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Natalensis vs Dielsiana vs Other

I've got 2 pots, one tagged natalensis one tagged dielsiana. Yep, those two.

I took pictures of the seeds and plants, the natalensis is not flowering but the dielsiana does have a flower stalk in the photo.

I'm confused. I think both tags are wrong and I have a suspicion they are entirely different plants then what I received them labeled as. Possibly not even natalanesis or dielsiana.

plant 1



plant 2


The Flora of Southern Africa Vol. 13 A.A. Obermeyer
Obermeyer writes the seeds for D. dielsiana are ovoid, black and honeycombed where as D. natalensis seed is fusiform, the testa extended on both sides.

From the seed I would suspect your D. dielsiana is most likely D. natalensis and the D. natalensis is D. capillaris "Seeds brown, elliptic to oblong-ovate, 0.4-0.5 mm. long, asymmetric, coarsely papillose-corrugated in 14-16 ridges". While seed can be important in identifying species some characteristics such as shape and testa can be affected by some factors such as how ripe the seeds were when collected (from personal communications with Robert Gibson).

You need to examine the styles as well as the seed to ID Drosera dielsiana. A few years ago it seemed that none of the plants in cultivation labeled as D. dielsiana were correctly identified (most likely D. natalensis). There are plants in cultivation labeled as one of the Drosera sp. "xxx" (I don't recall the actual label) that conforms to Obermeyer's diagnosis of D. dielsiana. Whether or not any of these have been relabeled and distributed as D. dielsiana is unknown to me.

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LOL! "D. roundandstickia"
Thanks NaN I was suspecting the natalensis pot was not lab led correct. Off to compare more seeds.
The only thing that has been keeping me from changing my dielsiana tag to natalensis has been the extremely dense/compact rather small rosettes. The ones pictured with the dielsiana tag are maybe nickel size. The leaves have little to no elasticity and break during transplanting. The short curvy flower stalk with 2 clumps of flower buds has me confused too lol.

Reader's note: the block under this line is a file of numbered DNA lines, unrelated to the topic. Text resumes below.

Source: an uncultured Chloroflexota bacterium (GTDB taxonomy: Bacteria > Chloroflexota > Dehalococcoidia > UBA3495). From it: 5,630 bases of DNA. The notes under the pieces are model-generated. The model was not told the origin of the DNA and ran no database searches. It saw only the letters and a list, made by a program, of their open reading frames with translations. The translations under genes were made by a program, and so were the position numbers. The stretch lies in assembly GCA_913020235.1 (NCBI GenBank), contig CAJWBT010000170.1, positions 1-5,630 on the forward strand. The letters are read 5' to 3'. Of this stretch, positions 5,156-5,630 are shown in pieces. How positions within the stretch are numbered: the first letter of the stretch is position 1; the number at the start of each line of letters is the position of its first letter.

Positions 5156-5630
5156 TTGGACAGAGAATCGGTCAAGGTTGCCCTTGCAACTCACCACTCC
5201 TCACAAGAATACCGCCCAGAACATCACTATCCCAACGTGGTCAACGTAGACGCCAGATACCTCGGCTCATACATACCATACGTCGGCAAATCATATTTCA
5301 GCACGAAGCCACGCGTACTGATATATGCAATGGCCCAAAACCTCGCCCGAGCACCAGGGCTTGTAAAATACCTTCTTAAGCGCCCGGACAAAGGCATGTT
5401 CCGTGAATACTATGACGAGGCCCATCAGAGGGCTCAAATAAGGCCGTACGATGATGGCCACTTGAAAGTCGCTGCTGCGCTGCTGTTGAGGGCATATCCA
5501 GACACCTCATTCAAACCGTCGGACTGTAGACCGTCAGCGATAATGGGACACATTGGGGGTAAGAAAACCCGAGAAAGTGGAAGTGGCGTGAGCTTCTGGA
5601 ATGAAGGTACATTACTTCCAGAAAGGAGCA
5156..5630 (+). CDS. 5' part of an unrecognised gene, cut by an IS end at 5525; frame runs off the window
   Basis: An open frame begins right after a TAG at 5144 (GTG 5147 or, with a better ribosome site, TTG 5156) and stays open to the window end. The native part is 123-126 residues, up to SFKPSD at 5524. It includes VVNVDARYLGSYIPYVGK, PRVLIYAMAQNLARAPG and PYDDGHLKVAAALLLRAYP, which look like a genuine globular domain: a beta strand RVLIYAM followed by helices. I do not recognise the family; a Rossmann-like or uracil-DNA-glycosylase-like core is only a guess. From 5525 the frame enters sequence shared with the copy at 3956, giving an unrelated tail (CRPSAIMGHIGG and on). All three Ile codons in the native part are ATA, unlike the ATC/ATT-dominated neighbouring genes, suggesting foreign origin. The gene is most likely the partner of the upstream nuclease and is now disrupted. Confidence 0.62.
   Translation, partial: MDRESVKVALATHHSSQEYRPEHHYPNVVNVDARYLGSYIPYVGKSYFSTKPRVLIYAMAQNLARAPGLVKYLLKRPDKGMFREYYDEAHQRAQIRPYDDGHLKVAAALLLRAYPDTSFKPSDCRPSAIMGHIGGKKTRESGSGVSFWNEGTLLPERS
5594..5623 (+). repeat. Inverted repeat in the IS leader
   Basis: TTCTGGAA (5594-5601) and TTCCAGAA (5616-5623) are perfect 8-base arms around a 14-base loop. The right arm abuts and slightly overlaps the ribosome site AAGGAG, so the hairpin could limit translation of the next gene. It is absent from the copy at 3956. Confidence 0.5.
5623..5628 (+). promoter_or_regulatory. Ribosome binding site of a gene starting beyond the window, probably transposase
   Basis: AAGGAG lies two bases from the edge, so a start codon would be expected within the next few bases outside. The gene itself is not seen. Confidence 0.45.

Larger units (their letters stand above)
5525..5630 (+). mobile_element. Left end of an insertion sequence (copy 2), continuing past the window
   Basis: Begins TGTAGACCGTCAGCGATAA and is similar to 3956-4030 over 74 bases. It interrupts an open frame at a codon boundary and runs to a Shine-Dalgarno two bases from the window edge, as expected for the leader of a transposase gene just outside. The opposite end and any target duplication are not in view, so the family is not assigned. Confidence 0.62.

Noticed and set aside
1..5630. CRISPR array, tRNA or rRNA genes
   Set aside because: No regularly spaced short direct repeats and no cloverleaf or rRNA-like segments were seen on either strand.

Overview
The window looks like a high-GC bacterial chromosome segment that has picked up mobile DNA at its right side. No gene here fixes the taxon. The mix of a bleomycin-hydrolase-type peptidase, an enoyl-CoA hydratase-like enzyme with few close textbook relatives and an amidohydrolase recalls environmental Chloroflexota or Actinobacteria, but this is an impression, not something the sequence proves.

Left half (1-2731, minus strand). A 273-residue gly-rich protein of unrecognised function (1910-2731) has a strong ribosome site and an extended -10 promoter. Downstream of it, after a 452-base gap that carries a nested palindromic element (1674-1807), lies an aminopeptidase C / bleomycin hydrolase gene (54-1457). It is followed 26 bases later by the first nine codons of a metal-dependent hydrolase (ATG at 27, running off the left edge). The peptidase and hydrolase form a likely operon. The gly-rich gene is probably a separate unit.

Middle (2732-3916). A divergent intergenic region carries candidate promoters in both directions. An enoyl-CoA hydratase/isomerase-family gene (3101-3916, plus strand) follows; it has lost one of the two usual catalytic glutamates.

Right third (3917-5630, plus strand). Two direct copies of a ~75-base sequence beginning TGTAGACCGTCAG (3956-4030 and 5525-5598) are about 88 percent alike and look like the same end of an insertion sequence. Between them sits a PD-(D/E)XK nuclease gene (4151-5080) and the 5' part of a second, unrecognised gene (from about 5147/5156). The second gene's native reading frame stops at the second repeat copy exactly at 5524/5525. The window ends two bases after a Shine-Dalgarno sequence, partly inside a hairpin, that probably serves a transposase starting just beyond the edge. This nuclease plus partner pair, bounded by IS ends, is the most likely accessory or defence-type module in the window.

Rosette size would not be a good indicator, much depends on amount and quality of light. Both are described as having leaves "up to 2cm".

Flowers and scapes are much better indicators:

D. dielsiana "inflorescence with the scape leafless, sturdy, straight or rarely somewhat curved below, 10-20 cm. long, hairy near the base; usually about 8-flowered (3-12) with the rhachis erect; flowers secund, small, seldom open according to collectors; pedicels 2 mm. Calyx-lobes c. 5 mm. long. Petals obovate, unguiculate, c. 7 mm. long, pink, mauve, violet or white. Stamens with narrowly winged filaments. Styles forked from the base with the stigmatic apex spoon-shaped, membranous. Capsule oblong, 5 mm."

D. natalensis "Inflorescence borne on a wiry scape, elongating during anthesis, up to 25 cm. long, the base straight or some what curved, glabrous or with a few straggling hairs below; pedicels up to 5 mm. long; flowers small, up to about 10, secund, rarely open. Calyx-lobes ovate, 3 mm. long. Petals white pink or purple, 5 mm. long. Stamens with the upper part of the filament and connective dilated. Styles forked from the base and divided again towards the apex, the stigmatic apex somewhat distended. Capsule oblong"

If the scape is hairy at the base - D. dielsiana
are these the names you were thinking of NAN,"D. spec. 4 South Africa" or "D. spec. 'pretty rosette, Africa",apparently these are dielsiana,according to Andreas Fleischmann